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The Pearl FrontierIndonesian Labor and Indigenous Encounters in Australia's Northern Trading Network$
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Julia Martínez and Adrian Vickers

Print publication date: 2015

Print ISBN-13: 9780824840020

Published to Hawaii Scholarship Online: November 2016

DOI: 10.21313/hawaii/9780824840020.001.0001

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Marriage and Australian Citizenship

Marriage and Australian Citizenship

(p.148) Chapter Nine Marriage and Australian Citizenship
The Pearl Frontier

Julia Martínez

Adrian Vickers

University of Hawai'i Press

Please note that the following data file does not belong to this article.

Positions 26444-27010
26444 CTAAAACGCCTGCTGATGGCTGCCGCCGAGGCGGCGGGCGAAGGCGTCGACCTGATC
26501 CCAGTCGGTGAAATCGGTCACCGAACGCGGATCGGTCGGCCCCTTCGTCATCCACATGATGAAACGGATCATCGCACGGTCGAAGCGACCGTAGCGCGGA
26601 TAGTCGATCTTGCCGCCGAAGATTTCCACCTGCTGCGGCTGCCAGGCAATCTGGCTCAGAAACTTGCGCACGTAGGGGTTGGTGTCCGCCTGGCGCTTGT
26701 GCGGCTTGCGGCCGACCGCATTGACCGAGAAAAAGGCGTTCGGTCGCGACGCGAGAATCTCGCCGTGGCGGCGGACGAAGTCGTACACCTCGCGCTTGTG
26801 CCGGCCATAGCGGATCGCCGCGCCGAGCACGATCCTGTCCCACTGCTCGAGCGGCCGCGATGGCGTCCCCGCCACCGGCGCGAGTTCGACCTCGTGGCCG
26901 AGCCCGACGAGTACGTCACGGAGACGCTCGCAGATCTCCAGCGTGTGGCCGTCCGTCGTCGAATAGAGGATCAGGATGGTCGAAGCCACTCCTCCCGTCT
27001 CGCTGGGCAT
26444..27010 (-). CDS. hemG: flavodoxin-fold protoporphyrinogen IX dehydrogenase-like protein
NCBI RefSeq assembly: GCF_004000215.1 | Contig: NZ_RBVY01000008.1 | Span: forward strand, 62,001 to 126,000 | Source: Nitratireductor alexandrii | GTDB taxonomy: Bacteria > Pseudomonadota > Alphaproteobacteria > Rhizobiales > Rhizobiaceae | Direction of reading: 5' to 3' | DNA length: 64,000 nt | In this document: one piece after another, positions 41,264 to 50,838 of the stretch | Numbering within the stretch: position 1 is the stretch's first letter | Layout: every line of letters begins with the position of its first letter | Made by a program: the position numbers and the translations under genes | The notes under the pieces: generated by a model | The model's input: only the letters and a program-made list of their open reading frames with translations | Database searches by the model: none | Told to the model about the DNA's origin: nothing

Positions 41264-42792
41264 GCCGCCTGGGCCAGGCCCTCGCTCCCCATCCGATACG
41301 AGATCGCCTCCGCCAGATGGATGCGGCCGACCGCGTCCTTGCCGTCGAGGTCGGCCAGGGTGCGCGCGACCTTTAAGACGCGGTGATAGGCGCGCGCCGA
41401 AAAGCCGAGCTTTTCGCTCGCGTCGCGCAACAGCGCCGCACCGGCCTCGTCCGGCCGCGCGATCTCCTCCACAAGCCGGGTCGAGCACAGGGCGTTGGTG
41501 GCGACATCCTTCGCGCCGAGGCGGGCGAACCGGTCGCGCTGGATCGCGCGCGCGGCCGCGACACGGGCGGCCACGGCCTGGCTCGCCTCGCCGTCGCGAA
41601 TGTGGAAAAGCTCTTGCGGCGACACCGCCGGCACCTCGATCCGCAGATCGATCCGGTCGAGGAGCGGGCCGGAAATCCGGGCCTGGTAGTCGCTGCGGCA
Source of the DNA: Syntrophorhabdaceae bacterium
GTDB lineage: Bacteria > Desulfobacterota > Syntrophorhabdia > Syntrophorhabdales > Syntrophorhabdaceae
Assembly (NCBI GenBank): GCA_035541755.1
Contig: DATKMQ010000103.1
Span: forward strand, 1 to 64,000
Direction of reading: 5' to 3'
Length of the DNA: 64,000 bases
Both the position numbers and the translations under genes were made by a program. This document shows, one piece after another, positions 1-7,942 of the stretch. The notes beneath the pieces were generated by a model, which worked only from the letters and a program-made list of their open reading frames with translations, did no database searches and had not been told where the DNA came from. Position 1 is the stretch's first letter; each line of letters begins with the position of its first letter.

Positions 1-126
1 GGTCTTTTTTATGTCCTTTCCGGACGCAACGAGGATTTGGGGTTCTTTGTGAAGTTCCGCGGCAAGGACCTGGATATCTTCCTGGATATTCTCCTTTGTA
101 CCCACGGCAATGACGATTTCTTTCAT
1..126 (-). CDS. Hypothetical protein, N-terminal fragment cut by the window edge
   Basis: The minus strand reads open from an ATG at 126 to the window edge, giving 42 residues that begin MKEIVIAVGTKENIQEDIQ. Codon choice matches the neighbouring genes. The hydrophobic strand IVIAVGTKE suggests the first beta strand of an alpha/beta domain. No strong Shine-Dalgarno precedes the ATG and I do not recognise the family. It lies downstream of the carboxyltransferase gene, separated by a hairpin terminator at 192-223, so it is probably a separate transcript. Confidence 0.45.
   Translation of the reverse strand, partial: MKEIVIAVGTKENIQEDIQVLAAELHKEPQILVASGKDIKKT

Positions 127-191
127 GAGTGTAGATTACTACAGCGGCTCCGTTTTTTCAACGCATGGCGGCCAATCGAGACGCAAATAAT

Indonesians in postwar Australia faced the threat of deportation under the 1949 Wartime Refugees Removal Act. To avoid this fate, the now aging pearling indents were forced to return to the pearling industry. As the men lobbied to leave the industry their success depended on gaining support from local officials as well as federal Ministers. Moral arguments, calling for acknowledgment of their war service and longs years in the pearling industry were sometimes successful. The case of married men who were supporting Australian wives and children was initially rejected, but in 1956 naturalization became available to "spouses" of Australian citizens. In 1958 naturalization was opened up to Indonesians who had 15 years of residence and were judged to lead a "normal" Australian life. Even then, it took some men until 1965 to work their way though complicated applications and some did not live long enough to take up citizenship.

Keywords:   citizenship, deportation, Australia, Indonesian, marriage, women, war service, permanent residence, naturalization, assimilation, White Australia

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